Personally I feel like the value from doing more non-Sequence LW posts is probably highest, since the Sequences already exist on Audible (you can get all books for a single credit), and my impression is that wiki tags wouldn't generalise to audio format particularly well. One idea might be to have some kind of system where you can submit particular posts for consideration and/or vote on them, which could be (1) recent ones that weren't otherwise going to be recorded, or (2) old non-Sequence classics like "ugh fields".

2CraigMichael1y
Searching for this on Audible now and not finding it.

I think the key point here is that we're applying a linear transformation to move from neuron space into feature space. Sometimes neurons and features do coincide and you can actually attribute particular concepts to neurons, but unless the neurons are a privileged basis there's no reason to expect this in general. We're taking the definition of feature here as a linear combination of neurons which represents some particular important and meaningful (and hopefully human-comprehensible) concept.

Probably the best explanation of this comes from John Wentworth's recent AXRP podcast, and a few of his LW posts. To put it simply, modularity is important because modular systems are usually much more interpretable (case in point: evolution has produced highly modular designs, e.g. organs and organ systems, whereas genetic algorithms for electronic circuit design frequently fail to find designs that are modular, and so they're really hard for humans to interpret, and verify that they'll work as expected). If we understood a bit more about the factors that...

This may not exactly answer the question, but I'm in a research group which is studying selection for modularity, and yesterday we published our fourth post, which discusses the importance of causality in developing a modularity metric.

TL;DR - if you want to measure information exchanged in a network, you can't just observe activations, because two completely separate tracks of the network measuring the same thing will still have high mutual information even though they're not communicating with each other (the input is a confounder for both of them). Inst...

2ChristianKl2y
What is selection for modularity and why is it important?

I guess another point here is that we won't know how different (for example) our results when sampling from the training distribution will be from our results if we just run the network on random noise and then intervene on neurons; this would be an interesting thing to experimentally test. If they're very similar, this neatly sidesteps the problem of deciding which one is more "natural", and if they're very different then that's also interesting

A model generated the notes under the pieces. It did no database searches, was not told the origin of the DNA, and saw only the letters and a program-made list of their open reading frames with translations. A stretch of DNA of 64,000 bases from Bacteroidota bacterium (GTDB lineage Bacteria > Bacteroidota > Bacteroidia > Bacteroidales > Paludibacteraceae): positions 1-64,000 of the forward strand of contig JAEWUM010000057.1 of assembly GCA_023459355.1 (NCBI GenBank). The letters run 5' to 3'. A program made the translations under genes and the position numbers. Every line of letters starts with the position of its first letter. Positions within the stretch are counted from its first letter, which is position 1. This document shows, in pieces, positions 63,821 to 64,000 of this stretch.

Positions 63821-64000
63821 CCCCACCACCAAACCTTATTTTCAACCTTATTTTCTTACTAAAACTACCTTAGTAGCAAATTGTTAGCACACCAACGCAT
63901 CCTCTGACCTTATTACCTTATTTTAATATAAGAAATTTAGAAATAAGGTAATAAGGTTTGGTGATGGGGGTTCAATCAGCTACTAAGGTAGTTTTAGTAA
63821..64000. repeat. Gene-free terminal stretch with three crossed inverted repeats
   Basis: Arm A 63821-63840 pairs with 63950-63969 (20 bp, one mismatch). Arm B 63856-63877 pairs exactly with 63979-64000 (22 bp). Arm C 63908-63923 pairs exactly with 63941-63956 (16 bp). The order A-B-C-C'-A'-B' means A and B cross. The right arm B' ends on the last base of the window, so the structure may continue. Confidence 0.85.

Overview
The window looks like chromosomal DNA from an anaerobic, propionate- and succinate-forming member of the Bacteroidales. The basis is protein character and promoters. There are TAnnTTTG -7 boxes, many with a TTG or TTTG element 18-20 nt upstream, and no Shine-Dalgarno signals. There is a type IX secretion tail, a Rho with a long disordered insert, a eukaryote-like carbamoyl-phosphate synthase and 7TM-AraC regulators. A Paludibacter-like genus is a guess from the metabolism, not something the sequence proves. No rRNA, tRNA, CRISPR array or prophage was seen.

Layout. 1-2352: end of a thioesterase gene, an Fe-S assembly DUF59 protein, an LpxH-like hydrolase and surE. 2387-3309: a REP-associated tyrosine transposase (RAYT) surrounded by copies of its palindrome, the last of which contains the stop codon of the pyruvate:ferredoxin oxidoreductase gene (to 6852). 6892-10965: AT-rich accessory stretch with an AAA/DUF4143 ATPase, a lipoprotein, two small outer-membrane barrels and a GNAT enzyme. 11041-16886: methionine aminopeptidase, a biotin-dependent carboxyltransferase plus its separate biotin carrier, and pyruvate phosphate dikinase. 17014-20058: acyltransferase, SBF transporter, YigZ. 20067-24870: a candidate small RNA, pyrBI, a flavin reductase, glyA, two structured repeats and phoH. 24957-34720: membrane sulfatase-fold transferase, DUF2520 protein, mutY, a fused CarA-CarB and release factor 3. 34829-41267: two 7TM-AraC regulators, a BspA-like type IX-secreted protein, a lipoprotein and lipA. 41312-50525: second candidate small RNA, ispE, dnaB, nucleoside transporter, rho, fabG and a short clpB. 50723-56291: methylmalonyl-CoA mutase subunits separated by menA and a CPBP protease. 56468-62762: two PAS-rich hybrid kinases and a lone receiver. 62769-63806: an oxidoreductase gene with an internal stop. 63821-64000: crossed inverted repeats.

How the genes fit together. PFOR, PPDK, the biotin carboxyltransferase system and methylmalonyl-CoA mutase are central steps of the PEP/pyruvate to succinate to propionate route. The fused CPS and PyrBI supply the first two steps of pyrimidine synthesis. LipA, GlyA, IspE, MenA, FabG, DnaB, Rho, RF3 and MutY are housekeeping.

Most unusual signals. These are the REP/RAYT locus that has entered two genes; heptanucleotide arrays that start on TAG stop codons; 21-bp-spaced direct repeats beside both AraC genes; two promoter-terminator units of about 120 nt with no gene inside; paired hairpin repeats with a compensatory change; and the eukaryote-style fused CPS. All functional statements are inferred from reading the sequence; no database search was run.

Yeah I think the key point here more generally (I might be getting this wrong) is that C represents some partial state of knowledge about X, i.e. macro rather than micro-state knowledge. In other words it's a (non-bijective) function of X. That's why (b) is true, and the equation holds.

A few of Scott Alexander's blog posts (made into podcast episodes) are really good (he's got a sequence summarising the late 2021 MIRI conversations; the Bio Anchors and Takeoff Speeds ones I found especially informative & comprehensible). These doesn't make up the bulk of content and isn't super technical but thought I'd mention it anyway

4steven04612y
Note that the full 2021 MIRI conversations are also available (in robot voice) in the Nonlinear Library archive.

Yeah I think this is Evan's view. This is from his research agenda (I'm guessing you might have already seen this given your comment but I'll add it here for reference anyway in case others are interested)

I suspect we can in fact design transparency metrics that are robust to Goodharting when the only optimization pressure being applied to them is coming from SGD, but cease to be robust if the model itself starts actively trying to trick them.

And I think his view on deception through inner optimisation pressure is that this is something we'll basically be...

Okay I see, yep that makes sense to me (-:

Source: original, but motivated by trying to ground WFLL1-type scenarios in what we already experience in the modern world, so heavily based on this. Also the original idea came from reading Neel Nanda’s “Bird's Eye View of AI Alignment - Threat Models"

Intended audience: mainly policymakers

A common problem in the modern world is when incentives don’t match up with value being produced for society. For instance, corporations have an incentive to profit-maximise, which can lead to producing value for consumers, but can also involve less ethical strategies su
...
1trevor2y
Please make more submissions! If EA orgs are looking for good metaculus prediction records, they'll probably look for evidence of explanatory writing on AI as well. You can put large numbers of contest entries on your resume, to prove that you're serious about explaining AI risk.

Thanks for the post! I just wanted to clarify what concept you're pointing to with use of the word "deception".